Spread of HinduismHinduism is the third largest world religion after Christianity and Islam. Hinduism comes originally from populous India, which is why it is very widespread, with about one billion people. And 92 percent of all Hindus come from India. With more than 3,500 years, it is also one of the oldest religions with widespread practice today.
Hinduism (also known as "Sanatana Dharma") is a polytheistic or henotheistic religion. Unlike Christianity, for example, there is no single god or all-father. It is rather a complex of variously shaped traditions and religions that have developed and overlapped over time. The biggest Hindu currents are Vishnuism, Shaktism and Shivaism.
|United States of America||1.0 %||3,319,000|
|Sri Lanka||12.6 %||2,792,000|
|United Kingdom||1.3 %||875,000|
|United Arab Emirates||3.6 %||337,000|
|Trinidad and Tobago||18.2 %||278,000|
|New Zealand||2.1 %||108,000|
Phases of disseminationThe oldest knowledge about Hinduism goes back to the third millennium B.C.E with the Vorvedic religions. Within India, the spread of Hinduism was slow at first, and it was not until the 12th century C.E. that it displaced the predominant Buddhism to second place. Even today, in many countries Hindu and Buddhist traditions still mix.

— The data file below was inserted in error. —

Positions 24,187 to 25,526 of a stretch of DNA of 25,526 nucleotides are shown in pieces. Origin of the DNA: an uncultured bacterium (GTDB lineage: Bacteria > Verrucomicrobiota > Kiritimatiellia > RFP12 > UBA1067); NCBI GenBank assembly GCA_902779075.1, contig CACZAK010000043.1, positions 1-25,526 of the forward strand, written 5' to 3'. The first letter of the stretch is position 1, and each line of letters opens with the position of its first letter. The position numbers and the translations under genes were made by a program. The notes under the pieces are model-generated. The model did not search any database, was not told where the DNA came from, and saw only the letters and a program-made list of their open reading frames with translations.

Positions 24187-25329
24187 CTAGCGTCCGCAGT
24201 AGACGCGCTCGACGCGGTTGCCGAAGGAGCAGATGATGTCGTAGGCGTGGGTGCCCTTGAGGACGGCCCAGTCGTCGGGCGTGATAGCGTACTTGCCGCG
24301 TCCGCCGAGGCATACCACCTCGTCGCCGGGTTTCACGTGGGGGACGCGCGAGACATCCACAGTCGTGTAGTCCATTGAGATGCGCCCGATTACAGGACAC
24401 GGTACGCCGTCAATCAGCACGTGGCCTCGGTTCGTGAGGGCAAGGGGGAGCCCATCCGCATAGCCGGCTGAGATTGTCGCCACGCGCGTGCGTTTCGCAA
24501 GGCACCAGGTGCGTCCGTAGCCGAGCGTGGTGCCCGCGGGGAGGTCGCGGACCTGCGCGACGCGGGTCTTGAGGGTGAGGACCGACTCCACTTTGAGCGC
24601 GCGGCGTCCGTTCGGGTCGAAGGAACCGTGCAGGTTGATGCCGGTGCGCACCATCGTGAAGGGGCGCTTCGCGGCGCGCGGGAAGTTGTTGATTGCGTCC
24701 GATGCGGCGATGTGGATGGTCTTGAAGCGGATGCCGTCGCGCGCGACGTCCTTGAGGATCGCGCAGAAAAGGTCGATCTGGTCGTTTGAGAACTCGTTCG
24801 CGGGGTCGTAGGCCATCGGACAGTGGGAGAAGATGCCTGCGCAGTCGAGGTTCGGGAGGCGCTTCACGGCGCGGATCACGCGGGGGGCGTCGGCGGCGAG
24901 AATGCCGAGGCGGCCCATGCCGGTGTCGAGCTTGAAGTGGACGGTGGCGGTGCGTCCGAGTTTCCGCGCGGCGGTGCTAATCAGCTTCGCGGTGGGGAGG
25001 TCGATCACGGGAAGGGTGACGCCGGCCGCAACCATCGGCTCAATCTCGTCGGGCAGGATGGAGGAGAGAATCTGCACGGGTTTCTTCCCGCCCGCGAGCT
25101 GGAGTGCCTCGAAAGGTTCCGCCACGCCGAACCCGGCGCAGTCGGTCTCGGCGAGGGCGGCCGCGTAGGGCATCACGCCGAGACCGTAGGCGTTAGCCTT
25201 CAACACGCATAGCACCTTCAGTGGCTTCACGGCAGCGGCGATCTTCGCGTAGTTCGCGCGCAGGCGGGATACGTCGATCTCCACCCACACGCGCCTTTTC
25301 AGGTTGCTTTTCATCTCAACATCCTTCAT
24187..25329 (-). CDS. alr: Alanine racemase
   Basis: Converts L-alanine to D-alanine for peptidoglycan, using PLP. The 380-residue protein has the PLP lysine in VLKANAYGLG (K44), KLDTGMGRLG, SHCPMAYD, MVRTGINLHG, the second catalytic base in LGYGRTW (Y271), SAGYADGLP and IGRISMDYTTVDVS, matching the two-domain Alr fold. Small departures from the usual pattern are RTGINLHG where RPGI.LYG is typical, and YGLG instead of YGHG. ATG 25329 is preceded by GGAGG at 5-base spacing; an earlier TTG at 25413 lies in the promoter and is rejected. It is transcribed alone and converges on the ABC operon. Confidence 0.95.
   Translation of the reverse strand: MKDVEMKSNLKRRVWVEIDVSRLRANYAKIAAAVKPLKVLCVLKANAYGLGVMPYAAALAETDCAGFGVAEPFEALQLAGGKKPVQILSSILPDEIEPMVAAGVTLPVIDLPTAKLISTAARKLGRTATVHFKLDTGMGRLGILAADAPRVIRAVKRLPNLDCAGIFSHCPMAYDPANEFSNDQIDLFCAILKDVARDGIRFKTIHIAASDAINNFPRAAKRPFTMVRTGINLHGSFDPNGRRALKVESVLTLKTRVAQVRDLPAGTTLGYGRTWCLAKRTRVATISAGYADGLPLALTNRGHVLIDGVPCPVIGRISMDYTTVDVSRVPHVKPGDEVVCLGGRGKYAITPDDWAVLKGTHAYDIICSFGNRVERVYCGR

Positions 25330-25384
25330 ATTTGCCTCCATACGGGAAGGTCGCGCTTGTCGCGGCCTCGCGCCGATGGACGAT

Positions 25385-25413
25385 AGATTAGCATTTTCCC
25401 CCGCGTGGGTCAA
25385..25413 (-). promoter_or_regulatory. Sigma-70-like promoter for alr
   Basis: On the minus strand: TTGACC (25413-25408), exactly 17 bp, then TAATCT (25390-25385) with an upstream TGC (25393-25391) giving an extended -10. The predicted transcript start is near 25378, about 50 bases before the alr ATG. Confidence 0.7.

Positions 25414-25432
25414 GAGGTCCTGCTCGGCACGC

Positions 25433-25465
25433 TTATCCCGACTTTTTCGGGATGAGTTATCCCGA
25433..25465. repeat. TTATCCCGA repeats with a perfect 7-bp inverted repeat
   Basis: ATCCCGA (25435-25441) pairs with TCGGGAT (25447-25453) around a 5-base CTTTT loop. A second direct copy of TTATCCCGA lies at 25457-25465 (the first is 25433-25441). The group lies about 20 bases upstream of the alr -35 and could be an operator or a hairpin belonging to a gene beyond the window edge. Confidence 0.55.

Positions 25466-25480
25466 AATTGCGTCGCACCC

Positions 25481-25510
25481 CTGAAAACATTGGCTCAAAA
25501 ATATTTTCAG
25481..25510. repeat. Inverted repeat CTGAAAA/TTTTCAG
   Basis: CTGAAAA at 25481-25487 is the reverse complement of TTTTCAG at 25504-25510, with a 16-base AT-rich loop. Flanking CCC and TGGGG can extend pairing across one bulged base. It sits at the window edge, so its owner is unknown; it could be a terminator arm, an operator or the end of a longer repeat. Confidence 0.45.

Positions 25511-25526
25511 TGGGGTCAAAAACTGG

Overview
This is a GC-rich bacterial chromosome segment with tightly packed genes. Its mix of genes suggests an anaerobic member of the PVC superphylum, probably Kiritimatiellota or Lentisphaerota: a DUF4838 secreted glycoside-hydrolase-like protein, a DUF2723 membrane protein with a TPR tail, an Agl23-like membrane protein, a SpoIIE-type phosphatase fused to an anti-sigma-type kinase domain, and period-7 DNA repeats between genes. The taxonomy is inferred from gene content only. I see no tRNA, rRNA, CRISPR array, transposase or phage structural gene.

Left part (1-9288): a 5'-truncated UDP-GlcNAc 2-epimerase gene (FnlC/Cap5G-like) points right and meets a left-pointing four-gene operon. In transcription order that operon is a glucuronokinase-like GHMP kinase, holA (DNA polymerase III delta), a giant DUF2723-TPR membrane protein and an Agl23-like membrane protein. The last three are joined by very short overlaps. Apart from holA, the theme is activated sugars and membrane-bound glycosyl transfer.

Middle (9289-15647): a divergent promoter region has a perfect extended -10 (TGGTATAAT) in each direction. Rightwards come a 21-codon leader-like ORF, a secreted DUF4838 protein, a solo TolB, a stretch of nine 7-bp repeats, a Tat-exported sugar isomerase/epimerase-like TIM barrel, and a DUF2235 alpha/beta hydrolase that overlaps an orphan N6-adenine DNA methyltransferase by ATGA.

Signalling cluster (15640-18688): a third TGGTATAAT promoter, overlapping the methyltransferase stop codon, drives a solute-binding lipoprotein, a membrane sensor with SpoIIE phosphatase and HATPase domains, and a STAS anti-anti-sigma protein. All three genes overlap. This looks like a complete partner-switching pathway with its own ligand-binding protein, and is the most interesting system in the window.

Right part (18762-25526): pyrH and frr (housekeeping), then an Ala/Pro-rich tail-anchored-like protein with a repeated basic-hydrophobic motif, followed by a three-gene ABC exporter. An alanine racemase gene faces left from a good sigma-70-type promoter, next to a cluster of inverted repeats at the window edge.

In the neighboring countries of Southeast Asia, the number of followers rose steadily during the first 600 years after Christ. In Burma, Cambodia and Malaysia, trade routes played an important role in the development of Hindu communities. In many of these regions, Hinduism was later largely replaced by Buddhism.
There are also striking Hindu shares in the countries that belonged to the British Empire at the beginning of the 20th century. India also belonged to it from 1858 to 1947, which is why numerous traders and workers moved to the other British territories. The distribution areas in the Middle East and North America have similar backgrounds, where numerous Indian workers have been drawn for about 30 years.